Editor’s Note: Joseph Byrum is senior R&D and strategic marketing executive in Life Sciences – Global Product Development, Innovation, and Delivery at Syngenta. This first in a three-part series explores the development of data as an agricultural commodity.
Farmers are adapters. Many are early adopters of cutting-edge advances that will help them be more efficient, competitive and profitable. These innovators are already learning to harness data that they generate on-farm and much more from other sources like governments. In fact, data are fast becoming agriculture’s new currency.
The shift has already taken place in other major industries in which data have become integral to successful operations. Without data – and the ability to manage it effectively — modern transportation, shipping, and communications networks would all grind to a halt.
Despite the central role data have assumed in our lives, the concept remains a bit fuzzy, and can be difficult to define. Synonyms for “data” include “facts, figures, and statistics.” They refer to pieces of information that can be analyzed, quantified and summarized. But data can be much more powerful than mere statistical information.
As information systems grow in utility, data have come to represent different things for different industries, overlapping many scientific disciplines. Along the way, the scope of information that industries want to capture and measure expands, and the data become yet more useful.
In agriculture, data have played the role of an oracle providing insight on seasonal activities. In varying degrees, data have been informing insurance policies, finance facilities, and commodity exchanges.
More recently, precision agriculture and agtech have inspired start-ups offering farmers equipment, software, and other innovative tools that capture, monitor and process field- and crop-specific data. The mind-blowing pace of technology development in this space has left farmers bewildered by the options. In 2015, agtech investment hit a record $4.6 billion. Although 2016 investment amounts were a bit more modest, last month AgFunder reported that $84 million was raised for agtech investments in just two weeks.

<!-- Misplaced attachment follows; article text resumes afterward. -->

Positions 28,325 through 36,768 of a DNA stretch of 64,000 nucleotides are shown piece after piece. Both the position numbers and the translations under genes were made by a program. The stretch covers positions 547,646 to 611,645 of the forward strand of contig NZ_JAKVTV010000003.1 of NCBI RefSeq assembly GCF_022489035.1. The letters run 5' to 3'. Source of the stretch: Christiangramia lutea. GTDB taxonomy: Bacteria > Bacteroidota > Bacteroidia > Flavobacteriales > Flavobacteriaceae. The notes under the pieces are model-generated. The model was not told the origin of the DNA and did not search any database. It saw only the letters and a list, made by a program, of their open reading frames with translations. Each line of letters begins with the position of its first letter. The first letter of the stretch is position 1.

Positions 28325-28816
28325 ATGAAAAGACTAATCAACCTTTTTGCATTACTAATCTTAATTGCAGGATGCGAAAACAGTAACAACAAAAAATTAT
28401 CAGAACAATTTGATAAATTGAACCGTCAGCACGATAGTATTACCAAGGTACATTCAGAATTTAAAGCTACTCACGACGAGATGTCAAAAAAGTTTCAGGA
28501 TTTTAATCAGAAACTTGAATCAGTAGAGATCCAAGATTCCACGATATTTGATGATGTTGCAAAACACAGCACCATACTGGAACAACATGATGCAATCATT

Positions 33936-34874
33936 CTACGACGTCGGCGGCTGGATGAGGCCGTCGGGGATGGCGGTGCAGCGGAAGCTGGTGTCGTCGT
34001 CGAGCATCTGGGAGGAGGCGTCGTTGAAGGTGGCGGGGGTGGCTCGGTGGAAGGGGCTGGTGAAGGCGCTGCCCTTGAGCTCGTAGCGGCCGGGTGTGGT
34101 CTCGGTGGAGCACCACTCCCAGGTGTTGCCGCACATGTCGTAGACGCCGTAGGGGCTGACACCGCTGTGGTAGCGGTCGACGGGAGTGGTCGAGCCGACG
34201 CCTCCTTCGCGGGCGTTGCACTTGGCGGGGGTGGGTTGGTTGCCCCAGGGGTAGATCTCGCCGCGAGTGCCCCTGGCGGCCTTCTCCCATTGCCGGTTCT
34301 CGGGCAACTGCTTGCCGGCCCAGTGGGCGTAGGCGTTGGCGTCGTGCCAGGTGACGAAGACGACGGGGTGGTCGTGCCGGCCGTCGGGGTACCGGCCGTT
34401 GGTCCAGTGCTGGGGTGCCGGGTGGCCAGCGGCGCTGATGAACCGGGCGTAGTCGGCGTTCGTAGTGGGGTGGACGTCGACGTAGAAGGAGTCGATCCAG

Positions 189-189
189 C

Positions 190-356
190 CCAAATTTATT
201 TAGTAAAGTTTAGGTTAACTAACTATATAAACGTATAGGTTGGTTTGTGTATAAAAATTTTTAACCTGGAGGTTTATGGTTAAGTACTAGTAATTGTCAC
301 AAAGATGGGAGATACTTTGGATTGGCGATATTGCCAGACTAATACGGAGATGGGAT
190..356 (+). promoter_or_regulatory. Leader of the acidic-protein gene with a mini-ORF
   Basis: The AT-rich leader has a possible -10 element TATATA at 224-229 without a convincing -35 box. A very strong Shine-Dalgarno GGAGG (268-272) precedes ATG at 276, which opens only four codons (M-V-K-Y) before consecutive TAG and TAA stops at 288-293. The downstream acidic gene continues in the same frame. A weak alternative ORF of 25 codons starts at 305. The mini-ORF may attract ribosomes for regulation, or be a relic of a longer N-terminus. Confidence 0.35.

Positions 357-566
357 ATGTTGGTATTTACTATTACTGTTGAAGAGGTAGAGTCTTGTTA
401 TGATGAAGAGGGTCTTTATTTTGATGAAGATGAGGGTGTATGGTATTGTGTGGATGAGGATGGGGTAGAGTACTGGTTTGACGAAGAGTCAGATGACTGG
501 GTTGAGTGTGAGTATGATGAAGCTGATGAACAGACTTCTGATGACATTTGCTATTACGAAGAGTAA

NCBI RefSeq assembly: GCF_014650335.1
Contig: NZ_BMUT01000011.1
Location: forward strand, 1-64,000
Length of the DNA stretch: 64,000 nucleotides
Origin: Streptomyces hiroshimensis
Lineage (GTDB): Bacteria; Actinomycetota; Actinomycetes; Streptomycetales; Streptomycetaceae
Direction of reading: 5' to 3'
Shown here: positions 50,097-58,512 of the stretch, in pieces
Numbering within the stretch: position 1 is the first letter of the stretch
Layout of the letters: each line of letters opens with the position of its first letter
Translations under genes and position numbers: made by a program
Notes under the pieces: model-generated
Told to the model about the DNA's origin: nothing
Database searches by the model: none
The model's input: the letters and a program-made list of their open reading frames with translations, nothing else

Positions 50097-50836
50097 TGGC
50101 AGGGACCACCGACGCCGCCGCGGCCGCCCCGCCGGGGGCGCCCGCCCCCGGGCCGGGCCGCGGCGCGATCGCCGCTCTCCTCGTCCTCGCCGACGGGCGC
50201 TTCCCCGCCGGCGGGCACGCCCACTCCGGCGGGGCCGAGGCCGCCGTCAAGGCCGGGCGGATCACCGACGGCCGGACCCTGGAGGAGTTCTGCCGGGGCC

Such a level of investment interest comes from those within the industry who see the value of data as a commodity in and of itself.
What does that mean? Earlier this year Bill Schmarzo, the chief technology officer for Dell EMC Services, elaborated on the economic concept of data as a new currency. Essentially, he was exploring the question of the value of data. He compared data to currency; a $10 bill, which doesn’t disappear after you hand it to the barista at Starbucks. Instead, managers at Starbucks take the cash and use it to buy coffee from distributors, who in turn pay growers, who in turn spend it on inputs — and so on. This is the “multiplier effect.”
Like cash, data aren’t one-use, disposable items. Data can also have a multiplier effect of their own that is more accurately described as a “network effect.”
Schmarzo’s insight illuminates a way in which farmers and the agricultural production chain can improve their businesses with a proper appreciation of data as currency.
The concept of currency in agriculture
The concept of agricultural commodities as currency goes back as least as far as the book of Genesis, where we find the story of Joseph, a wise man who rose from the position of a lowly slave to become the administrator of all of Egypt under the pharaoh.
As vizier in a time of great abundance, Joseph saved the fertile lands of the river Nile from ruin by predicting a terrible drought. Acting on information he received in a series of dreams, Joseph ordered the production of as much grain as humanly possible, storing the harvest until every granary overflowed. It eventually became impossible to keep track of it all.
When the drought fell upon the land, the people in Egypt and other nearby nations came to pharaoh desperate for food, and Joseph sold to them. As the drought persisted, people eventually ran out of money. So Joseph traded them grain in exchange for their livestock. With no relief in sight from the famine, people came back looking for food once again. So Joseph traded them grain in exchange for land, giving pharaoh control over all the region.